Kathleen Dohan, a scientist and the president of Earth and Space Research in Seattle, saw opportunity in the horror: The images from space were pushing a problem into view that had long been neglected. The most heartening thing about the plastic waste problem is the recent explosion of attention to it, and even of serious, if scattered, efforts to address it. A partial list of the good news since would include, in no particular order: Kenya joined a growing list of nations that have banned plastic bags, imposing steep fines and jail time on violators.

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France said it would ban plastic plates and cups by The industry is phasing them out. Corporations are responding to public opinion. It and other multinationals, including PepsiCo, Amcor, and Unilever, have pledged to convert to percent reusable, recyclable, or compostable packaging by Individuals are making a difference too. Actor Adrian Grenier has lent his celebrity to the campaign against the plastic drinking straw. And Boyan Slat, 23, from the Netherlands, is charging ahead with his teenage vow to clean up the largest garbage patch in the North Pacific.

Globally, 18 percent of plastic is recycled, up from nearly zero in Plastic bottles are one of the most widely recycled products.

But other items, such as drinking straws, are harder to recycle and often discarded. Not all plastics are recyclable. Beverage bottles, food jars, clothing and carpet fiber, some shampoo and mouthwash bottles. Detergent and bleach bottles, snack boxes, milk jugs, toys, buckets, crates, plant pots, garden furniture, trash bins. Credit cards, window and doorframes, gutters, pipes and fittings, wire and cable sheathing, synthetic leather. Bottle tops, drinking straws, lunch boxes, insulated coolers, fabric and carpet fiber, tarps, diapers. Plastic-foam cups, egg boxes, meat trays, packing peanuts, coat hangers, yogurt containers, insulation, toys.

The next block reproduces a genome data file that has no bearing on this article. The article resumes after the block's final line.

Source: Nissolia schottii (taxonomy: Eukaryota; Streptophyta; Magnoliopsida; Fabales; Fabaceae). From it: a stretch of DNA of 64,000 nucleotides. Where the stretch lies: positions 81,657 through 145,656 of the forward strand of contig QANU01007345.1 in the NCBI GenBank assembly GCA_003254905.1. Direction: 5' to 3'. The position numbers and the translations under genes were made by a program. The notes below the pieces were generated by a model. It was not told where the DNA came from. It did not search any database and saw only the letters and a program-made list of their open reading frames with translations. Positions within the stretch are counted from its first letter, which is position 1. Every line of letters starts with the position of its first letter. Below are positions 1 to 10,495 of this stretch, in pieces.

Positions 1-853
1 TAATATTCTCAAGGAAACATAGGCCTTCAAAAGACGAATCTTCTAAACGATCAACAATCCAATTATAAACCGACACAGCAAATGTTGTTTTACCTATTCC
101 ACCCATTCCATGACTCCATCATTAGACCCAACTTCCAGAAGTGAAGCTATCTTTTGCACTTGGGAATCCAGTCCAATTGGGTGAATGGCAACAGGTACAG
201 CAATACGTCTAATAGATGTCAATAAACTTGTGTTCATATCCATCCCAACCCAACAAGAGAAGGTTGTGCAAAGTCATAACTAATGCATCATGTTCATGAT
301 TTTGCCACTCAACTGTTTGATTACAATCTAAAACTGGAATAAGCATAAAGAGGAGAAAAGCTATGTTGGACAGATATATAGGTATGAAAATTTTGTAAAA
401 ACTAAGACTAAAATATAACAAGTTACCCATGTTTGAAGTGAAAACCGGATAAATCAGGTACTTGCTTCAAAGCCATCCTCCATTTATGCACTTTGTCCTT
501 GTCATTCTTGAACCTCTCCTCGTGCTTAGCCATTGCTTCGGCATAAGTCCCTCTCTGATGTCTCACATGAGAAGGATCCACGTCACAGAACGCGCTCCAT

Nylon fabrics, baby bottles, compact disks, medical storage containers, car parts, watercooler bottles. All of these measures help at some level—even beach cleanups, futile as they sometimes seem. A beach cleanup hooked Richard Thompson on the plastic problem a quarter century ago. But the real solution, he now thinks, is to stop plastic from entering the ocean in the first place—and then to rethink our whole approach to the amazing stuff.

There are two fundamental ways industry can help, if it wants or is forced to. First, along with academic scientists such as Jambeck, it can design new plastics and new plastic products that are either biodegradable or more recyclable see You Can Help Turn the Tide on Plastic. New materials and more recycling, along with simply avoiding unnecessary uses of the stuff, are the long-term solutions to the plastic waste problem. But the fastest way to make a big difference, Siegler says, is low tech. Siegler has proposed a worldwide tax of a penny on every pound of plastic resin manufactured.

plastic pollution | Sources & Effects |

The tax would raise roughly six billion dollars a year that could be used to finance garbage collection systems in developing nations. The idea never caught on. Plastic pollution. Article Media. Info Print Print. Table Of Contents. Submit Feedback. Thank you for your feedback. Introduction The problem of plastics Plastic pollution in oceans and on land Pollution by plastics additives Solving the problem.

Written By: Charles Moore.